Frequenters of the Jenn Hampton-era Lanes know Angie Pontani as the undisputed superstar of the region’s New Burlesque scene, with the Jersey-born mistress of classic striptease/ bump ‘n grind dance emerging as impresaria of her own touring Burlesque-A-Pades performance troupe. More than just a leering cousin to old-time vaudeville (or a slightly less pierced version of hipster sideshow revivalism), the burlesque/boy-lesque dancers, comics and specialty performers of Angie’s company are on display Saturiday night, February 15, on the big stage of House of Independents, when Angie joins The Maine Attraction, Ben Franklin, emcee Murray Hill and other guests for a Burlesque-A-Pades in Loveland encore event.

When we last interviewed Southside Johnny Lyon, it was in his now-traditional role as master of ceremony for Asbury Park’s Independence Day interlude — a role that the Jukes generalissimo balances each year with his “Mr. New Year’s Eve” gig at Red Bank’s Count Basie stage. On Saturday night, Johnny returns once more to his Stone Pony spawning grounds for the “third time’s a charm” in another calendar-guy context: as blues-belting Cupid for a special Valentine’s weekend show. Meanwhile back at Mr. McLoone’s, Asbury’s own songbook sensation Chris Pinnella is joined by a 12 piece orchestra, performing “re-imagined versions of songs by The Beatles, Jeff Buckley, The Who, The Righteous Brothers, Elvis, Billy Joel, Elton John and more.”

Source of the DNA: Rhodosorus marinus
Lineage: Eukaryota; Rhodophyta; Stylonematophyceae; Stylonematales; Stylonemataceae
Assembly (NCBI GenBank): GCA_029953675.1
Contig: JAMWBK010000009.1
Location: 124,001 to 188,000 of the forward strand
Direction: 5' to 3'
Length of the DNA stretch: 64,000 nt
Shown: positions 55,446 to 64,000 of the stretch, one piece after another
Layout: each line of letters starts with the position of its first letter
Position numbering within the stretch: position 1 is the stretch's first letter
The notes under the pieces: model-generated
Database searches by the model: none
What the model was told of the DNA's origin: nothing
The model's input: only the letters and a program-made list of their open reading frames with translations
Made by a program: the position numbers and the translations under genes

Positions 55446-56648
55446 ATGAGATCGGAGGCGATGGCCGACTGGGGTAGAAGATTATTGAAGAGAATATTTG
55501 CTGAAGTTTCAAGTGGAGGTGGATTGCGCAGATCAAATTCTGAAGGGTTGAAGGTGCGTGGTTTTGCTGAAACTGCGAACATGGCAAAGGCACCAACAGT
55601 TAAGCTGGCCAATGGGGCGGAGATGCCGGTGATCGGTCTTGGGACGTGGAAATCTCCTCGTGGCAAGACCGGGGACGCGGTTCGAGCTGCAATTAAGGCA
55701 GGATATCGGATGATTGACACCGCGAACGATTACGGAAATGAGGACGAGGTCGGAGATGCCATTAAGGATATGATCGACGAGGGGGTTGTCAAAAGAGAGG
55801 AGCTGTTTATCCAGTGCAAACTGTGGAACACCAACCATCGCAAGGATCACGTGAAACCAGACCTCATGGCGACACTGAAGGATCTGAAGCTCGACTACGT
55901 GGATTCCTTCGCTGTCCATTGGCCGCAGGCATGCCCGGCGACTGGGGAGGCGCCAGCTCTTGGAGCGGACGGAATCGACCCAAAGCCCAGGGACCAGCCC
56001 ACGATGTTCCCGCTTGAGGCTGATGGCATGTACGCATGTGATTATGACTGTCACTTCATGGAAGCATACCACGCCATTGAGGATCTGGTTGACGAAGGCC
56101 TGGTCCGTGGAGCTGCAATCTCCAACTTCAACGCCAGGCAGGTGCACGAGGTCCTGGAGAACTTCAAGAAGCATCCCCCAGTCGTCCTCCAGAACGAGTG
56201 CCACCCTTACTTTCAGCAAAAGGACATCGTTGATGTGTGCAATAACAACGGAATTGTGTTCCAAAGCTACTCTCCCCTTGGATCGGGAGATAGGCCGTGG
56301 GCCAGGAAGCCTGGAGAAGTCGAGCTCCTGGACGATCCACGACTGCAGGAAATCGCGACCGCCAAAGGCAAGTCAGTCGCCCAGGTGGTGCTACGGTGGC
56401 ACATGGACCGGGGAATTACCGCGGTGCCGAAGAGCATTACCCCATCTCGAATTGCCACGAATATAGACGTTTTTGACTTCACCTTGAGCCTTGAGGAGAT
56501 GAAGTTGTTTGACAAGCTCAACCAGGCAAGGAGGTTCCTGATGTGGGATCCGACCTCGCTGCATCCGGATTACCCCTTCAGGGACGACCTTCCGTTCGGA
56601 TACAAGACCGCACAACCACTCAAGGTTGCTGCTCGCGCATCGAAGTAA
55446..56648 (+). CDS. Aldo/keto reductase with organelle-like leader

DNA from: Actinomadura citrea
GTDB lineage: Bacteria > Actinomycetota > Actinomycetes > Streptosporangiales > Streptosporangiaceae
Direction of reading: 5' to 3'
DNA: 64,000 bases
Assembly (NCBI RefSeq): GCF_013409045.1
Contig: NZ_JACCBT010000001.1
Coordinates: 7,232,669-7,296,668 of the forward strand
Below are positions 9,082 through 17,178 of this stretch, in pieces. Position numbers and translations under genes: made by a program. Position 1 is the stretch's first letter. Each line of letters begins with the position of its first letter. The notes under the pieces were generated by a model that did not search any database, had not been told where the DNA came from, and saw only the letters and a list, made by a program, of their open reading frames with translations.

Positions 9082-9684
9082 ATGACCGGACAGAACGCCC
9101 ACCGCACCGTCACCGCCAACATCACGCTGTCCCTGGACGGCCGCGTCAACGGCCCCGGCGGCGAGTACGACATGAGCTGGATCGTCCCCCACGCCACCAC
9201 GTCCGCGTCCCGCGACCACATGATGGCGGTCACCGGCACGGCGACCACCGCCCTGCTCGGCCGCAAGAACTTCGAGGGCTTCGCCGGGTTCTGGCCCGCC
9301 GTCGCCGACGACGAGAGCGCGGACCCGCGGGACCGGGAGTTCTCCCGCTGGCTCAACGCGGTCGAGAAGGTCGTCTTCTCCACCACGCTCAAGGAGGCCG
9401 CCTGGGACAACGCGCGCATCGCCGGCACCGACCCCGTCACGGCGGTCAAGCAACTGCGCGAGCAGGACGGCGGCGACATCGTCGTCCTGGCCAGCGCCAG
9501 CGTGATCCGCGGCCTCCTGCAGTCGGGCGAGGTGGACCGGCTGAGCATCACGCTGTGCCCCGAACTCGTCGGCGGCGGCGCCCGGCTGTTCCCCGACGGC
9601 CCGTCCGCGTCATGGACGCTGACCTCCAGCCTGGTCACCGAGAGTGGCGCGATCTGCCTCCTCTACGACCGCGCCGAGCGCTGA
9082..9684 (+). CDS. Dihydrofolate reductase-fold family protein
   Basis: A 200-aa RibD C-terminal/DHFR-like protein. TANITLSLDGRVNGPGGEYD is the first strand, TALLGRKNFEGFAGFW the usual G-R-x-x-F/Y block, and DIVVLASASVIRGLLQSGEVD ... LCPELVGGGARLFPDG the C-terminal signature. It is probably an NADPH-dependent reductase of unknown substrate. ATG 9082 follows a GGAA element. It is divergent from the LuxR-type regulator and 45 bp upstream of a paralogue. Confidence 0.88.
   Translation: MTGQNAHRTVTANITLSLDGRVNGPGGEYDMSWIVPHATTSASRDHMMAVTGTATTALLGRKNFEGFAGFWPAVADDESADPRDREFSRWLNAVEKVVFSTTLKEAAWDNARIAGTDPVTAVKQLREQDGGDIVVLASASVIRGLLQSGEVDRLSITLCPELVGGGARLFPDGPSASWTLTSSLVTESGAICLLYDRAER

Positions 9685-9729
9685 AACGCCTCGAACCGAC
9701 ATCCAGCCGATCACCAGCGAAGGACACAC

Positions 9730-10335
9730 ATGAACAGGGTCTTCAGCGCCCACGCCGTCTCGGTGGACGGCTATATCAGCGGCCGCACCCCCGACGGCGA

Continue reading

COMIC KINGPINS ACCESS ASBURY’S STAGES, IN A PAIR OF ‘SUPER’ EVENTS

NOTE: The February 5 “Super Belly Laughs” benefit show described in this article has been canceled. No further information is available at this time.

Published in The Coaster (Asbury Park, NJ) and The Link (Long Branch, NJ), January 30, 2020

“We don’t want to be thought of as Hell On Wheels,” says Scott Chesney. “We’re peaceful people!”

That may very well be, but as an Ambassador for the nonprofit Christopher and Dana Reeve Foundation, the longtime accessibility advocate and disability-issues activist is poised to make a figurative big noise on the boulevards and boardwalks of Asbury Park — as well as a literal big splash on its beaches .